What is it about all those decorating shows on HGTV that I find so compelling? I’ve watched Designer Guys, Design on a Dime, Holmes on Homes, Designed to Sell, Renovation Warriors, My First Place, Kitchen Renovation, Design Inc — all with intense interest. I can watch HGTV for hours at a time, while my daughter sleeps and dishes remain piled in the sink.
Pretty soon I am making plans. If we knock down this wall, freshen up the living room with a light coat of paint, then reupholster the chairs in a fun retro floral print… my husband usually cuts me off about here. “Wait, wait” he is always telling me. “We can’t knock down supporting structures, and besides, we don’t have the money to do all this.” Blah, blah, blah. He is such a downer, ruining all my fun. I’m only dreaming. But that is the thing with HGTV. The shows are designed to make you want to want more. My kitchen just isn’t up to standard. Who cares that it is functional, I want more space and more light and more expensive hardwood floors.
I have never been one to get caught up in celebrity culture, wanting the designer clothes and expensive purses that this or that actress wears. I purposely eschew such blatant materialism, and yet, when I thought about it, HGTV isn’t that different. It is like one really long commercial, broke up into half hour segments. How did I not notice this before? They, being the large conglomerate companies that sponsor these shows, are trying to convince me a need a larger kitchen and an industrial styled faucet with pull out spray function. They have fooled me.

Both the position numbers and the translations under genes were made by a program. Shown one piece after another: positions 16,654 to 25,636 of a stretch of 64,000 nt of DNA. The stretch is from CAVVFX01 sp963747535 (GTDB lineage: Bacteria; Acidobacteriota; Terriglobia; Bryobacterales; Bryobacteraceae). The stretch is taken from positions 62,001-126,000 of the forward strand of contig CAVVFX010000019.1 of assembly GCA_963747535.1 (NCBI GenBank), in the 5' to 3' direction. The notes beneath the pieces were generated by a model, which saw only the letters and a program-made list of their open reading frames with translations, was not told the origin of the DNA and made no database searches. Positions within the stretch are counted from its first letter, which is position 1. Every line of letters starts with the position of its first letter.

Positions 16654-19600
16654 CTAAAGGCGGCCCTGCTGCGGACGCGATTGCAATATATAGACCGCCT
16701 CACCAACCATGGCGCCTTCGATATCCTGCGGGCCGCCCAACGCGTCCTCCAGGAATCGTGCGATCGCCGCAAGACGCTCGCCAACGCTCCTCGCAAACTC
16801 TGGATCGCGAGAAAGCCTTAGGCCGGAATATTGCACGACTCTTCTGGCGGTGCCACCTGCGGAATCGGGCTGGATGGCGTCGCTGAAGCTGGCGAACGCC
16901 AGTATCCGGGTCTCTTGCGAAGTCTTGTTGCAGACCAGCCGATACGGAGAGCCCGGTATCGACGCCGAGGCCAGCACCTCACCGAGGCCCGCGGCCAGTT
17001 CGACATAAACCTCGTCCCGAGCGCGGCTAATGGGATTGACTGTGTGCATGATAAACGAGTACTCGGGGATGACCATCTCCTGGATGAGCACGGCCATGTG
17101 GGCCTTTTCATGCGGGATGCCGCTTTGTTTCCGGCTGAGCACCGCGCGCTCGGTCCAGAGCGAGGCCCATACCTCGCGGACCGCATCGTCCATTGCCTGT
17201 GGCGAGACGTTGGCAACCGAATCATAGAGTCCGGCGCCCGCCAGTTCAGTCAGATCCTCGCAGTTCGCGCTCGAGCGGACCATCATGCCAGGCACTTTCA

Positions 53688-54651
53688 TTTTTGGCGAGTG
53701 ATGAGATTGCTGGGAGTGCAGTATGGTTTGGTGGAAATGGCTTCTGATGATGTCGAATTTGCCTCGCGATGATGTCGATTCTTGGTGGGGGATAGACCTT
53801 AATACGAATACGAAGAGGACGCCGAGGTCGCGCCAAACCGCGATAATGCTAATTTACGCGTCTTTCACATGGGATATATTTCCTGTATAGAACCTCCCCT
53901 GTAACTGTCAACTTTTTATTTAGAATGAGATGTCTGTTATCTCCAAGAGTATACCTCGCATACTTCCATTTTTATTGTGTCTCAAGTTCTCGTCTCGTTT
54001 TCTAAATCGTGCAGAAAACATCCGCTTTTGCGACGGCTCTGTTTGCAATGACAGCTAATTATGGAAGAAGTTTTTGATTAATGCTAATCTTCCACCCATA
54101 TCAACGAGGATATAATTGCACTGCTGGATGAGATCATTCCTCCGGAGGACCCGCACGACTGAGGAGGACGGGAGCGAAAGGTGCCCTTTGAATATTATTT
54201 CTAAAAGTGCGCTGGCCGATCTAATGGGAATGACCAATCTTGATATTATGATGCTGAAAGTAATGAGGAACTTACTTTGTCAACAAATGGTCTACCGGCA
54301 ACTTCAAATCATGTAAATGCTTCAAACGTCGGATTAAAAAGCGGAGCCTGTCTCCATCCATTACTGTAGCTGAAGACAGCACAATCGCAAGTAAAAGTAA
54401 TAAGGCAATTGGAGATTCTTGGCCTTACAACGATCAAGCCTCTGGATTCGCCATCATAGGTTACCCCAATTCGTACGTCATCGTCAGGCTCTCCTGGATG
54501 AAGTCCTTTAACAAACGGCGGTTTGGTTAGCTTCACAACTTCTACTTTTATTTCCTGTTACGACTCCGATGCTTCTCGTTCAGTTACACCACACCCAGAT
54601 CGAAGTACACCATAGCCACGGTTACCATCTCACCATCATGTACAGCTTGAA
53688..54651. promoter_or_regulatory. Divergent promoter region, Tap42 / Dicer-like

I don’t buy beauty magazines because they make me feel that I am not pretty enough. And now, I will have to ban HGTV, because their shows are giving my house an inferiority complex. And I am not alone in this. After a few casual conversations with some friends, I realize the affect these shows are having on everyone — reno envy. Why don’t we all just take a few breaths and really look around. We are living better than our parents and considerably better than our grandparents. Thank god for washing machines and microwaves, but despite our many upgrades, we never seem to be happy with what we have. We want more and when we get it, we want even more. So I am suggesting a mantra we can all say when we are swept up in marketing mayhem: “my life is full enough.” The truth is we do not need heated tile floors in our bathrooms. These are luxuries that few can really afford, and the rest of us would have to go into debt or sacrifice our retirement savings to get them. If I watch HGTV again, I will silently repeat the mantra when I feel my mind starting to go on a whirlwind house renovation — my life is full enough.